Moffat County Public Health plans for shift from COVID recovery to disease prevention
Closing in on the one-year anniversary of the first COVID-19 case in Moffat County, Public Health says it is looking forward to shifting into the recovery phase of the pandemic, which will allow them to get back to what Public Health would do in a normal year: focus on disease prevention.
As vaccines become more readily available for Moffat County residents and cases continue to drop in 2021, Public Health hopes to be able to transition to providing immunizations, health education programs, disease prevention, and more in early spring and summer.
Typically, Public Health provides immunizations to adults, adolescents, pediatrics and pediatricians for various diseases. In 2021, Public Health says it hopes to work closely with schools to improve county vaccination rates. On top of immunizations, health education, infectious disease prevention and other overall health screenings, Public Health also looks forward to utilizing some new equipment for use on health screenings and more.
“We’re in the recovery phase for COVID from an emergency management standpoint,” Public Health Director Kari Ladrow said. “We are planning for a sustainable way to keep COVID at bay in the community, while moving forward with other public health programming.”
While COVID has dominated daily proceedings for the last year, Public Health still has to a number of communicable diseases it must track, report, and investigate for the health of the community it serves.
With the focus heavily on COVID through the last year, Moffat County Public Health – like all public health departments across the state — has received communicable disease coverage from the Colorado Department of Public Health an Environment, opening up nurses within public health to focus strictly on COVID recovery.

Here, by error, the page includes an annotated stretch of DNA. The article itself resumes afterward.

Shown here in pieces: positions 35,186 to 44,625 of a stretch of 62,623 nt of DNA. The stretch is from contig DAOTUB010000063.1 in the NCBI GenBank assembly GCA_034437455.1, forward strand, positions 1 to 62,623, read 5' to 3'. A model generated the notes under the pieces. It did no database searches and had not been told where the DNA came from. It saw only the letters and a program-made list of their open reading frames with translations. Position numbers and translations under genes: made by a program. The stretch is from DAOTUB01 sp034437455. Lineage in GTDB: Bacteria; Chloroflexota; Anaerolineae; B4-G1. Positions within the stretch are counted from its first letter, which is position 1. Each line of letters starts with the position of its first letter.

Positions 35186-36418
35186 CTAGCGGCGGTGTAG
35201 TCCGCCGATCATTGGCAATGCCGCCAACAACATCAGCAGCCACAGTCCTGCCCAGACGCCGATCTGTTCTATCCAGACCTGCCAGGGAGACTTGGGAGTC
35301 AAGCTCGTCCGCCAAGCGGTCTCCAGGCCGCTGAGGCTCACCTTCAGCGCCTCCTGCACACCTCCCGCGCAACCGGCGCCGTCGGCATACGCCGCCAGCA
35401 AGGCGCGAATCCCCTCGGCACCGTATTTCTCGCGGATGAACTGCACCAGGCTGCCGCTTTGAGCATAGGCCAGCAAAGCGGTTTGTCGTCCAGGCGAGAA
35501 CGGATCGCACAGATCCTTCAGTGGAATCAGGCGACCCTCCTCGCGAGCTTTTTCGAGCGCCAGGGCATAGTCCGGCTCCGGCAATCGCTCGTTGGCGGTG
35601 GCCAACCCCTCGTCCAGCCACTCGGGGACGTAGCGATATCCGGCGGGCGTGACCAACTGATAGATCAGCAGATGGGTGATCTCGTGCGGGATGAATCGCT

Now, with case counts dropping and vaccination numbers rising, a transition back to normal department proceedings will occur, which will lead to some adjustments for public health.
“If you look at the numbers in the last year, we probably could have managed it on top of our work with COVID,” Public Health nurse Olivia Scheele said.
Though Moffat County isn’t typically viewed as a county with serious communicable disease numbers from the likes of campylobacter, giardia, and more, Public Health is worried that there’s a significant fallout with communicable diseases that will occur post-COVID.
“There’s going to be, I think, a tidal wave of after effects from the pandemic, from a public health standpoint” Ladrow said. “That’s what we need to prepare for.
“I think our priorities…we’re going to need to partner with local agencies to help us identify what we’re already starting to see,” Ladrow added.
Though there is the concern of a possible wave of issues popping up in the future, the public health team of Ladrow, Scheele, and Public Health Nurse Becky Copeland are excited to help the community in a different way moving forward.
“We’re very excited, because all along we’ve recognized there are many components of health, and other components of health have been neglected throughout this pandemic,” Ladrow said. “One of the positives that has come out of this pandemic for public health is that we’ve solidified relationships with partners that we’ve had all along, but have had to rely on heavily throughout.
“The partnerships with Memorial Regional Health, Northwest Colorado Health, and UCHealth have been amplified with the pandemic, so we’re looking forward to continue working with them further in a positive way,” Ladrow added.
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